Cuyahoga County Council members who were hopeful to hear the administration's plan to fix the troubled county jail learned Tuesday they'll have to wait.
"We are still working at that...the plan," Sheriff Cliff Pinkney told the council's Public Safety committee Tuesday, nearly two weeks after a damning report by the US Marshal's raised questions of safety and conditions inside the lock-up.
Pinkney said he was still waiting on information from other counties about how they staff their jails, as well as results of a recent state inspection.
"How do you justify waiting for a state report that I can tell you isn't going to give an A+ to seven deaths in three months?" asked Councilman Scott Tuma in a reference to recent inmate deaths in the jail.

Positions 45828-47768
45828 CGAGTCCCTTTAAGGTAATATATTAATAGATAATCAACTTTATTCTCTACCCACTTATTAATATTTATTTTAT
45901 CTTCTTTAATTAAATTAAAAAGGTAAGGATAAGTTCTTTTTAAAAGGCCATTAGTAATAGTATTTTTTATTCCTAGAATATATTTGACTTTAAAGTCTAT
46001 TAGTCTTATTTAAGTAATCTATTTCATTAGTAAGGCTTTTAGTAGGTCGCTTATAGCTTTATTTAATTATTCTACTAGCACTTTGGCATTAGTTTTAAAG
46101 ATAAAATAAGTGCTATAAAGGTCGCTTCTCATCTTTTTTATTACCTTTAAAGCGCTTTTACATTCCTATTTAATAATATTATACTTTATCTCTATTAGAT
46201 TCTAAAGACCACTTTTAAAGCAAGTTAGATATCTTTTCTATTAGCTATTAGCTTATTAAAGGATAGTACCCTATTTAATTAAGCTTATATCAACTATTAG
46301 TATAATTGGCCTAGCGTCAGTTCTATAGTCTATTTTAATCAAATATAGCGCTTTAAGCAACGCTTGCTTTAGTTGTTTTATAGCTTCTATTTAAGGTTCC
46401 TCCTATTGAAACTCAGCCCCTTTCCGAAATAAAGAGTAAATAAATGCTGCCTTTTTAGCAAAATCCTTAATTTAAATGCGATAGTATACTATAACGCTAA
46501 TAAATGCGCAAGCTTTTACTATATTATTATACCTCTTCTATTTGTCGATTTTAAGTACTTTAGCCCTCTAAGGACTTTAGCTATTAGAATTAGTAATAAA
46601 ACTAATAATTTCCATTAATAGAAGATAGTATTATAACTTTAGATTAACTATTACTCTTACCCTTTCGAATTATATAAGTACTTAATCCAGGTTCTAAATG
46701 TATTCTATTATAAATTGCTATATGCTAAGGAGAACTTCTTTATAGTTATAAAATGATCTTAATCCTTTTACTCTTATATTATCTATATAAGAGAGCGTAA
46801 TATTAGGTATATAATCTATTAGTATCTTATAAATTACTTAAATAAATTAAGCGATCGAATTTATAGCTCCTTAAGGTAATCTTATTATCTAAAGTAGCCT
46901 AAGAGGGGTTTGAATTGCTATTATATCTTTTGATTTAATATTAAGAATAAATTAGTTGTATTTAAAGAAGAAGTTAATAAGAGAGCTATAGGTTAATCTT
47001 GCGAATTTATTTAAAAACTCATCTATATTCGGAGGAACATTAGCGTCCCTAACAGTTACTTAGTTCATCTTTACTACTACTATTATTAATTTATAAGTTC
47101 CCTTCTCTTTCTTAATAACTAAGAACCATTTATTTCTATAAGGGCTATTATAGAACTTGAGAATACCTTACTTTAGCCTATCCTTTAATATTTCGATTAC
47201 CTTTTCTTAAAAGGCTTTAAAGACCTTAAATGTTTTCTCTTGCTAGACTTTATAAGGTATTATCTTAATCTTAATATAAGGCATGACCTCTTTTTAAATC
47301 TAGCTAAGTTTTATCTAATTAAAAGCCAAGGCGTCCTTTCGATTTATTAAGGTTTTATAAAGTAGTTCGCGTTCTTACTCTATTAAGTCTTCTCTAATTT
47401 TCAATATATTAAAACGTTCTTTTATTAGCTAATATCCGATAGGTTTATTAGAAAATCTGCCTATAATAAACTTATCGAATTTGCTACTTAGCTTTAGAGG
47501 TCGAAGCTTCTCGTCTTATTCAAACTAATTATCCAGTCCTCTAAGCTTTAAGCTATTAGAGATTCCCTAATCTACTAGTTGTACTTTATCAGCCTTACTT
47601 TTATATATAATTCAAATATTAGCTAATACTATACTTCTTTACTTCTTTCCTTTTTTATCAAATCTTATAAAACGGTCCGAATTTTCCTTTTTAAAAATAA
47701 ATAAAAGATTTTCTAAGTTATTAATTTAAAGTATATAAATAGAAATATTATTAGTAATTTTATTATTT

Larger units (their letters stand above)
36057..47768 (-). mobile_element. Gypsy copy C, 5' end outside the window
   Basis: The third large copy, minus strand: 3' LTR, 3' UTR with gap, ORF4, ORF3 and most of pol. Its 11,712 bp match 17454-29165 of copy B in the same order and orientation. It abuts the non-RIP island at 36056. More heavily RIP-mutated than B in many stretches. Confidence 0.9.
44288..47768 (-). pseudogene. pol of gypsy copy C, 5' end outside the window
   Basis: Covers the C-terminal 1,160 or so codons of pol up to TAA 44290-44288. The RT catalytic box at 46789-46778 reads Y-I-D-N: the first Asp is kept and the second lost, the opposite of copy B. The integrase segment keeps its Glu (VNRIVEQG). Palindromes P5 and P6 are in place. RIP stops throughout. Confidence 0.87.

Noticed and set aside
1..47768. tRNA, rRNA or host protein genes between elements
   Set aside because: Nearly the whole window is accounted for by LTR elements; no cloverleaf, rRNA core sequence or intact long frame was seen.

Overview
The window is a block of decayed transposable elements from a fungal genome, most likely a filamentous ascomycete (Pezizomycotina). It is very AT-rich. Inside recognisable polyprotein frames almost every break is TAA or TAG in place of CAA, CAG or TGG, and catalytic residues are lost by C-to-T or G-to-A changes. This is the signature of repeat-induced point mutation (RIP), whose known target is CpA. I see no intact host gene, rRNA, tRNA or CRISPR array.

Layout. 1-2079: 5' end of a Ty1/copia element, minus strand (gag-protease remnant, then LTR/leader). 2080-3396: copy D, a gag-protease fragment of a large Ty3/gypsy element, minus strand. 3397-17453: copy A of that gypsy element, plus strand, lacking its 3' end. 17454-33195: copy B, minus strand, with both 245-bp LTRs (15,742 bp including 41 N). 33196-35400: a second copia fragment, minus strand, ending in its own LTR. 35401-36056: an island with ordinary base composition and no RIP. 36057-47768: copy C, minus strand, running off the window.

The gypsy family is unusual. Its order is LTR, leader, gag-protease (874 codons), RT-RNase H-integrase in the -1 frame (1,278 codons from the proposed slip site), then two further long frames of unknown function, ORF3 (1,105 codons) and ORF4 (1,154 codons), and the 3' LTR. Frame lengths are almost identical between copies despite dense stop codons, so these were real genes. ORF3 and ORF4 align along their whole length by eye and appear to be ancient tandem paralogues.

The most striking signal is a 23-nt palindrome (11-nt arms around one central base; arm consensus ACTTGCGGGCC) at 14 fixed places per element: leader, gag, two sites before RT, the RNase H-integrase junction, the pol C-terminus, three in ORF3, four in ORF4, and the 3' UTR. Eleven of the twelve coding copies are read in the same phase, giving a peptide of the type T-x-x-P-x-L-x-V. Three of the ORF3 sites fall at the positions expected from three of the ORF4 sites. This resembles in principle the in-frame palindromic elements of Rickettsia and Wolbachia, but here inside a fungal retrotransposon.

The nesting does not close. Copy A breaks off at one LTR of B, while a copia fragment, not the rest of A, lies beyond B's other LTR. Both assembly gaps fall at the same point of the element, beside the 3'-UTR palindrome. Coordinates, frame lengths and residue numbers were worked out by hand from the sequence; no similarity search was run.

The meeting, which at times featured heated exchanges between members of the administration and council, provided few clear answers or solutions to problems.
"There's the track, throw the bodies," Councilman Michael Gallagher urged the sheriff.
"Well, I really respect that, I really do," said Pinkney. "And you know me. That's not who I am. I'm focused on, it's broke, I want to fix it."
But some on council believe it's time they get a full picture of problems at Cuyahoga County jail, and what's needed to fix them.
"I'm disappointed, I'm disappointed," said Gallagher. "But I think it's fair to give people time to do the right thing, and if doing the right thing takes a little more time, which we really don't have, but we have to afford them the opportunity to do the right thing."
Council members warned if the county executive's office didn't give the sheriff the authority to run the jail, council members were open to putting an issue on the ballot that would allow voters to directly elect the sheriff.